Real estate forgery may sound unusual, but the number of forged deeds has been on the rise. In March 2012, the California Department of Real Estate became so concerned about the problem that it issued a consumer alert to educate the public about the deed scams perpetrated against unsuspecting homeowners. If you're the victim of deed fraud, you'll need to take legal action to clear your title.
The Problem is Rife
Forged deeds are exactly what the name suggests: a fraudulent scheme that creates a property deed, forges the homeowner’s signature, and uses the forged document to claim that title to the property has been transferred. Fraudsters typically manage to have the deed notarized using false identification. Once the document is notarized, the scammer can record the deed and use it to take out a mortgage loan against the property. The perpetrator absconds with the proceeds long before the bank begins foreclosure proceedings against the unsuspecting homeowner.
The Problem is Yours
Although forgery is a felony in all fifty states, punishable by hefty fines and jail terms, you are ultimately responsible for safeguarding the ownership interests in your home. You will know that you are the victim of deed fraud if you receive documents in the mail for a mortgage loan or transaction that you know nothing about, or if the county recorder notifies you of the recording of a deed that you have not signed. If you suddenly stop receiving property tax bills, or you receive a notice of default when you are not delinquent on your mortgage payments, the chances are that someone else is claiming ownership of your home.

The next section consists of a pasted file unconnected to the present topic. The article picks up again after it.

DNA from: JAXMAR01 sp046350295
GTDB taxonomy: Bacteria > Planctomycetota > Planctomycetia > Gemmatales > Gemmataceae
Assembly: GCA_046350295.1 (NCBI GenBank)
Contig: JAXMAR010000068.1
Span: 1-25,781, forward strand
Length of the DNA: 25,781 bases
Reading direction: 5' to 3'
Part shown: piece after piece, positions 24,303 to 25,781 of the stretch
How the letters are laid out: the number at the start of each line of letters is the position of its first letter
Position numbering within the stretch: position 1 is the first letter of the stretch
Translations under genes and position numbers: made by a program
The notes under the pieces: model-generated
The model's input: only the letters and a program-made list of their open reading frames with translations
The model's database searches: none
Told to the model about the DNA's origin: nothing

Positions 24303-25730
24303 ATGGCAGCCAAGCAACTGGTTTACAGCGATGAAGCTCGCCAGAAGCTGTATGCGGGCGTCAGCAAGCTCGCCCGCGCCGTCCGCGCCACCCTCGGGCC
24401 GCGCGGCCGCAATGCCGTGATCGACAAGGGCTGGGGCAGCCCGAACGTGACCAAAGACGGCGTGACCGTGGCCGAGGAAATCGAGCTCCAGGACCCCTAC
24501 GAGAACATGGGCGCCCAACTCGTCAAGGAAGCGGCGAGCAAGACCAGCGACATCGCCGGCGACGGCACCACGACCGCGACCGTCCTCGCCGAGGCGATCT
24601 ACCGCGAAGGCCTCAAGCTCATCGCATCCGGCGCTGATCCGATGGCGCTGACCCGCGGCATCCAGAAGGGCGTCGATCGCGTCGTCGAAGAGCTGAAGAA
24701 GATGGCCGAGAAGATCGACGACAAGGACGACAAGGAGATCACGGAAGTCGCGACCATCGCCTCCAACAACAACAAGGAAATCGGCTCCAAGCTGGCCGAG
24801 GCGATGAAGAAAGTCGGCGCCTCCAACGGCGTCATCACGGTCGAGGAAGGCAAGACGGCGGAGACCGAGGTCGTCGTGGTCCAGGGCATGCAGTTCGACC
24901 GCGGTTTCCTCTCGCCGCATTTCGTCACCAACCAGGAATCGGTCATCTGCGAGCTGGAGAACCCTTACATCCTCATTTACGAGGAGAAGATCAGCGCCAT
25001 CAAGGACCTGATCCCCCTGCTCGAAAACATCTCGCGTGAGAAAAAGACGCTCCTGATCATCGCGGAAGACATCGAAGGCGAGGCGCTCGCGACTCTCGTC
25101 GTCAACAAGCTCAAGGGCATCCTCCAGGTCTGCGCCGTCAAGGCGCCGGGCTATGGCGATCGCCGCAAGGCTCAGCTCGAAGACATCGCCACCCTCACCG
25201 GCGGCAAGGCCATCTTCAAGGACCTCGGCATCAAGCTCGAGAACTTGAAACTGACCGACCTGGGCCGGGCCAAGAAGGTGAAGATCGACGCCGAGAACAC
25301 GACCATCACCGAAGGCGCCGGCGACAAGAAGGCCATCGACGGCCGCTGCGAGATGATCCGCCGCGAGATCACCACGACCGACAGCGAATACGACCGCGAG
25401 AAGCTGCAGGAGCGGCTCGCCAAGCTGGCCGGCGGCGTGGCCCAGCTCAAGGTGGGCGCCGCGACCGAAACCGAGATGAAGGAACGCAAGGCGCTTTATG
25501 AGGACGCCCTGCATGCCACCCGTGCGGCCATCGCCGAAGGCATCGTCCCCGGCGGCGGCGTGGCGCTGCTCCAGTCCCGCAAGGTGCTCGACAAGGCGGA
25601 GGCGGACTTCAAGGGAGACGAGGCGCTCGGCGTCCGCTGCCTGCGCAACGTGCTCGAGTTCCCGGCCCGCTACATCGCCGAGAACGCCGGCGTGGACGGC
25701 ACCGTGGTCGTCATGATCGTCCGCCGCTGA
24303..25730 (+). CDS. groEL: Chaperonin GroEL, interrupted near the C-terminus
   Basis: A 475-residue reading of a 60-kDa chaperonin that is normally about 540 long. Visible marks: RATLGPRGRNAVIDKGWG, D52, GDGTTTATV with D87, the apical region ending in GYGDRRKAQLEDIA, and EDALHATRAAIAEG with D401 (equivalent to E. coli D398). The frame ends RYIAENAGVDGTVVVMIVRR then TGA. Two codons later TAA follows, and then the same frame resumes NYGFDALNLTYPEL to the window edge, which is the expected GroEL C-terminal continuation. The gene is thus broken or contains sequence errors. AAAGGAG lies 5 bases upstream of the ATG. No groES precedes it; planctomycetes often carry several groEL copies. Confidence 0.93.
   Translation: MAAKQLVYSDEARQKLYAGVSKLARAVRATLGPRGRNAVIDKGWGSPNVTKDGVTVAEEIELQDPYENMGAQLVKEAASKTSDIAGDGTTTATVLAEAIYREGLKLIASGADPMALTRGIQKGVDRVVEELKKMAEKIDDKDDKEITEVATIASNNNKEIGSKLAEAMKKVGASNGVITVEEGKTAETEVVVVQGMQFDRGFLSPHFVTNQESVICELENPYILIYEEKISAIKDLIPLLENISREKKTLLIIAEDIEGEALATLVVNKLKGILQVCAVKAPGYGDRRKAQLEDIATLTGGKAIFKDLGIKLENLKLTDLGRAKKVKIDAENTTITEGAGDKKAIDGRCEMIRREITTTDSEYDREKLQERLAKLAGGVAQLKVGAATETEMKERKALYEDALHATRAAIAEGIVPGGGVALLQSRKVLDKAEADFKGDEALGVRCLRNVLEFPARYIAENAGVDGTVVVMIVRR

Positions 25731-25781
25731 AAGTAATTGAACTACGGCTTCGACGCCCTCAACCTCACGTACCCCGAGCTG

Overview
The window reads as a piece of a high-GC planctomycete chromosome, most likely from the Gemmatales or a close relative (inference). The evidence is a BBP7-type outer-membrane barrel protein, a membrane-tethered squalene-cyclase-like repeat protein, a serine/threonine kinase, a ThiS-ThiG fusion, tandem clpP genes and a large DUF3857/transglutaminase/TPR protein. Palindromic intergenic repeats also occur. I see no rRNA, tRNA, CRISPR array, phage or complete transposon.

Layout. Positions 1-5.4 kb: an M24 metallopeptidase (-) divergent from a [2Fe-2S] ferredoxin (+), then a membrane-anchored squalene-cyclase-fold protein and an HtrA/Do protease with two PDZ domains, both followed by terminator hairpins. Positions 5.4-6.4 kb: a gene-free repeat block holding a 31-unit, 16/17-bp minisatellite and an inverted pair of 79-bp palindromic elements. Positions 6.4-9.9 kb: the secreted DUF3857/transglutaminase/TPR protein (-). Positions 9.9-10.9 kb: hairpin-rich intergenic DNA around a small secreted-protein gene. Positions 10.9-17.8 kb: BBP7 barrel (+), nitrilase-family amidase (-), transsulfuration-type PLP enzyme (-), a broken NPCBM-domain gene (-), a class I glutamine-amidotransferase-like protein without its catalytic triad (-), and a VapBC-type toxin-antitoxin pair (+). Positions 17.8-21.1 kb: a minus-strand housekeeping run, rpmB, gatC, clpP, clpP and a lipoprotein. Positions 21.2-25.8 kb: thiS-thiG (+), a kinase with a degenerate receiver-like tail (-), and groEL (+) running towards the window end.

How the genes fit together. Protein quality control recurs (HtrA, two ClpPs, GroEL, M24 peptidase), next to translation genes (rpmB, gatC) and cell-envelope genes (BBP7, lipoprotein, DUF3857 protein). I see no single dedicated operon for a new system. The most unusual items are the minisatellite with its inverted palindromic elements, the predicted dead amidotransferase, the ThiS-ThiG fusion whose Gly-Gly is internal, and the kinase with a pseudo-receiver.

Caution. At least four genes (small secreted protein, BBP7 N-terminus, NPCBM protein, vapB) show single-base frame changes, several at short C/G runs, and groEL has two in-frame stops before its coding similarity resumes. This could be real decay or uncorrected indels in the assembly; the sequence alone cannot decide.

The Problem is Solvable
Report forgery to your local law enforcement officials. Then consult with a licensed real estate attorney. Bogus deeds can be voided by a legal action known as "quiet title," which clears away fraudulent and improperly recorded deeds. In some states, the action may be funded through the district attorney's office as part of the wider criminal prosecution of the fraudsters.
The Problem May Be Insured
Contact your title insurance company to determine if forged deeds are covered under your title insurance policy. Your policy is designed to protect you against losses arising from defects in your title that you could not possibly know about. Prior forgeries, such as a forged deed showing that a previous mortgage was released when it was not, is a type of hidden defect that insurance policies cover. Depending upon your policy, the insurance company may pay you money to compensate your losses, or it may cure the defect itself by filing a quiet title lawsuit.
Jayne Thompson earned an LLB in Law and Business Administration from the University of Birmingham and an LLM in International Law from the University of East London. She practiced in various “big law” firms before launching a career as a commercial writer. Her work has appeared on numerous financial blogs including Wealth Soup and Synchrony. Find her at www.whiterosecopywriting.com.